Yesterday deja vu struck me as Environment and Conservation Organisations of NZ (ECO) hosted a website launch. In the same room as the new SeaNet was unveiled, three years ago ECO launched a similar webite focusing on the resource management act.
The new website has been set up to “help people and communities and environmental groups to navigate to find out how to participate in public processes for policy and decision making on the management of human activities and impacts on the sea and in the coastal environment.” There is also an emphasis on putting people in touch with each other.
Speaking at the launch Cath Wallace, ECO Co-chair, emphasised that the website is a fact-based initiative, rather than being about advocacy. Obviously people are encouraged to contribute to planning processes, but the website doesnot promote a particular partisan stance. The intention seems to be that the broad range of people and organisations interested in the marine world should be recognised. Iwi, sports fishing groups and greenies are all willingly listed in the directory.
There is already a lot of material uploaded on policies, legislation, international agreements and agencies, and over 100 organisations listed. ECO want to keep what is being consulted on up-to-date, and new organisations and material listed. A minimal budget is available for maintenance, but the bulk of this will be done as a community effort.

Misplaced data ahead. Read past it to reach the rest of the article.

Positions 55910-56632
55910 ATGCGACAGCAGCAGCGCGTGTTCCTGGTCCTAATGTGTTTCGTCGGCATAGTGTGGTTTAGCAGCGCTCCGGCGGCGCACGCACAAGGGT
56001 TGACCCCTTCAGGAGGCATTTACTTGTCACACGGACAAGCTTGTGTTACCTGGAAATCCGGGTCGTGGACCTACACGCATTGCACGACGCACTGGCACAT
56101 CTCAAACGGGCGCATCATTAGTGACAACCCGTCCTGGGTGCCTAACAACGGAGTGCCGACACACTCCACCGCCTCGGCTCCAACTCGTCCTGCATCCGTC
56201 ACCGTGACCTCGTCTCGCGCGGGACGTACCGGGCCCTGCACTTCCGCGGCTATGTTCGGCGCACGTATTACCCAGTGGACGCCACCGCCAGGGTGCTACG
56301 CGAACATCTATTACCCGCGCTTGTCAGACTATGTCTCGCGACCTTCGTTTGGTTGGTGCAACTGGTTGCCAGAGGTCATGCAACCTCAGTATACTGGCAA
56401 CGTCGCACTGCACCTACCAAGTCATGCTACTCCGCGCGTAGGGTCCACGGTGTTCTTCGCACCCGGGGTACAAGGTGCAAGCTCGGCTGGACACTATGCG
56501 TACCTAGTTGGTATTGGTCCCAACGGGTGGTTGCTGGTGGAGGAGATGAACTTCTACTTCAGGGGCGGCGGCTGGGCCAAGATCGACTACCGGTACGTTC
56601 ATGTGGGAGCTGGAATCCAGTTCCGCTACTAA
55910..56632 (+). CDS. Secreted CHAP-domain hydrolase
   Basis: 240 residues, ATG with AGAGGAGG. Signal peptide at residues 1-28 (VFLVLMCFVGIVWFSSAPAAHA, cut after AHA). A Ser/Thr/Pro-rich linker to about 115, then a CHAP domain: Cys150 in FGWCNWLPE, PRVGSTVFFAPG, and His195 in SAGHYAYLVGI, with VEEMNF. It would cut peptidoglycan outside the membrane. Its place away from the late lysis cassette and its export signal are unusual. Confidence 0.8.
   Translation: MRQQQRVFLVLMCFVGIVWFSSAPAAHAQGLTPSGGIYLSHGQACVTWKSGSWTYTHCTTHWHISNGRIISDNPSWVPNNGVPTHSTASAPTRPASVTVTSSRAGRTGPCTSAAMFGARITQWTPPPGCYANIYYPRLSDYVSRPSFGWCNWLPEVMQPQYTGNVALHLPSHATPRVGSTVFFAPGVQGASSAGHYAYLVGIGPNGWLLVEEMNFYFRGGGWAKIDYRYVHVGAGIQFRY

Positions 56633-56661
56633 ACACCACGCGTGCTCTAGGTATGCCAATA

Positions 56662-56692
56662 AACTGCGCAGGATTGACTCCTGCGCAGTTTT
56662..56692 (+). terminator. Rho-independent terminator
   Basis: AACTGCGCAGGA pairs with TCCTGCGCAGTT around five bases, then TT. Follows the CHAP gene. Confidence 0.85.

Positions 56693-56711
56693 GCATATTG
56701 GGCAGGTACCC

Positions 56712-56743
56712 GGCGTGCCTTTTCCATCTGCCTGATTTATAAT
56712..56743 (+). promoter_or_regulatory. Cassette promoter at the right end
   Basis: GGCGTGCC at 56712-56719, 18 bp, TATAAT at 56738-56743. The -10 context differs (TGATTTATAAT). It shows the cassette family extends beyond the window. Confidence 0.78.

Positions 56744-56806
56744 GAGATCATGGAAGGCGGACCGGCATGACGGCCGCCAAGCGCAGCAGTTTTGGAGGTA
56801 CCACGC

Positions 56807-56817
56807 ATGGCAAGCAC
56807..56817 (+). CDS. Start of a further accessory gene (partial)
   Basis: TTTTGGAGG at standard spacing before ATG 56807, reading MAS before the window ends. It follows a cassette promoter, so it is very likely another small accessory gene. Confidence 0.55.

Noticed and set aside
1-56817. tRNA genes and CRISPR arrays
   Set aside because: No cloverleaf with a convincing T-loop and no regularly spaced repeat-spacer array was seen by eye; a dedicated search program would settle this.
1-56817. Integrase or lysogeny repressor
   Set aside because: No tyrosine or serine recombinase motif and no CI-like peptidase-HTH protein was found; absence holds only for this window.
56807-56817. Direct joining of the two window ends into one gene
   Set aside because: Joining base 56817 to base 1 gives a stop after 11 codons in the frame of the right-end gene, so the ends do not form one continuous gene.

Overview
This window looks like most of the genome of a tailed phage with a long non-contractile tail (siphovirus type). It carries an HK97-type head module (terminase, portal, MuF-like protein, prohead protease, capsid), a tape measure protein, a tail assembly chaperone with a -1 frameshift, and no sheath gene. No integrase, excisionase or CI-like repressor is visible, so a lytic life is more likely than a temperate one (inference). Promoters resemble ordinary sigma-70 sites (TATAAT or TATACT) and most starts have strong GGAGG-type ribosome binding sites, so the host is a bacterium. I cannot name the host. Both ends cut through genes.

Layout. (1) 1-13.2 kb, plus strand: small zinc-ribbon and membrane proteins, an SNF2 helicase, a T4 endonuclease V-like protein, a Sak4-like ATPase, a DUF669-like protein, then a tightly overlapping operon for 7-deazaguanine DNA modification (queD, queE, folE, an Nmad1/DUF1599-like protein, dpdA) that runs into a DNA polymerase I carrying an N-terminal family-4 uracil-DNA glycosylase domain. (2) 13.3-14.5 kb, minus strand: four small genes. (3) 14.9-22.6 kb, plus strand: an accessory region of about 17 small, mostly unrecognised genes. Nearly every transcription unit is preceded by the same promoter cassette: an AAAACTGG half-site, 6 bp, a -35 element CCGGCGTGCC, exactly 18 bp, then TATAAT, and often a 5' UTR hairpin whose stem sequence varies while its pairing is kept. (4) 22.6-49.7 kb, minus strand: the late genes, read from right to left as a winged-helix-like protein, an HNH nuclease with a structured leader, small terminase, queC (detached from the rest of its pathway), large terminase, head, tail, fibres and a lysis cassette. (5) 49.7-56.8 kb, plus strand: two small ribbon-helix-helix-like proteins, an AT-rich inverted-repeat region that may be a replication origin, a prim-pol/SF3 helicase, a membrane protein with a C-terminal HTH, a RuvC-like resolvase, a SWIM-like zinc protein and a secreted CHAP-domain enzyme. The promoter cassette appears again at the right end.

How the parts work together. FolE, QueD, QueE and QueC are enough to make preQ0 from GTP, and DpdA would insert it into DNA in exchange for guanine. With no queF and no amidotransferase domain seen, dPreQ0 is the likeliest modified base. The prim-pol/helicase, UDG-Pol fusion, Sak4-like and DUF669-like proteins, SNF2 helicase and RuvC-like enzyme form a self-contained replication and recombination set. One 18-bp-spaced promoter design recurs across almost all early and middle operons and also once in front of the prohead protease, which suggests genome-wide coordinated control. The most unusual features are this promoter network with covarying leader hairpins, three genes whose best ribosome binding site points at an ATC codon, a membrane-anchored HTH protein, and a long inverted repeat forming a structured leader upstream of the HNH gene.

To me obvious additions (not already the designers yell!) to support a community effort is a way of facilitating some form of interaction between people participating in sea conservation, and collecting email addresses to send irregular updates and reminders. There is a danger with a centralised system as it stands that sufficient resource may not be available within ECO to devote to regular updates. It’s a big task for anyone running a website.
As the sun rises on ECO’s new initiative I say cheers for the dedication of all concerned. I hope it makes a big splash for marine conservation.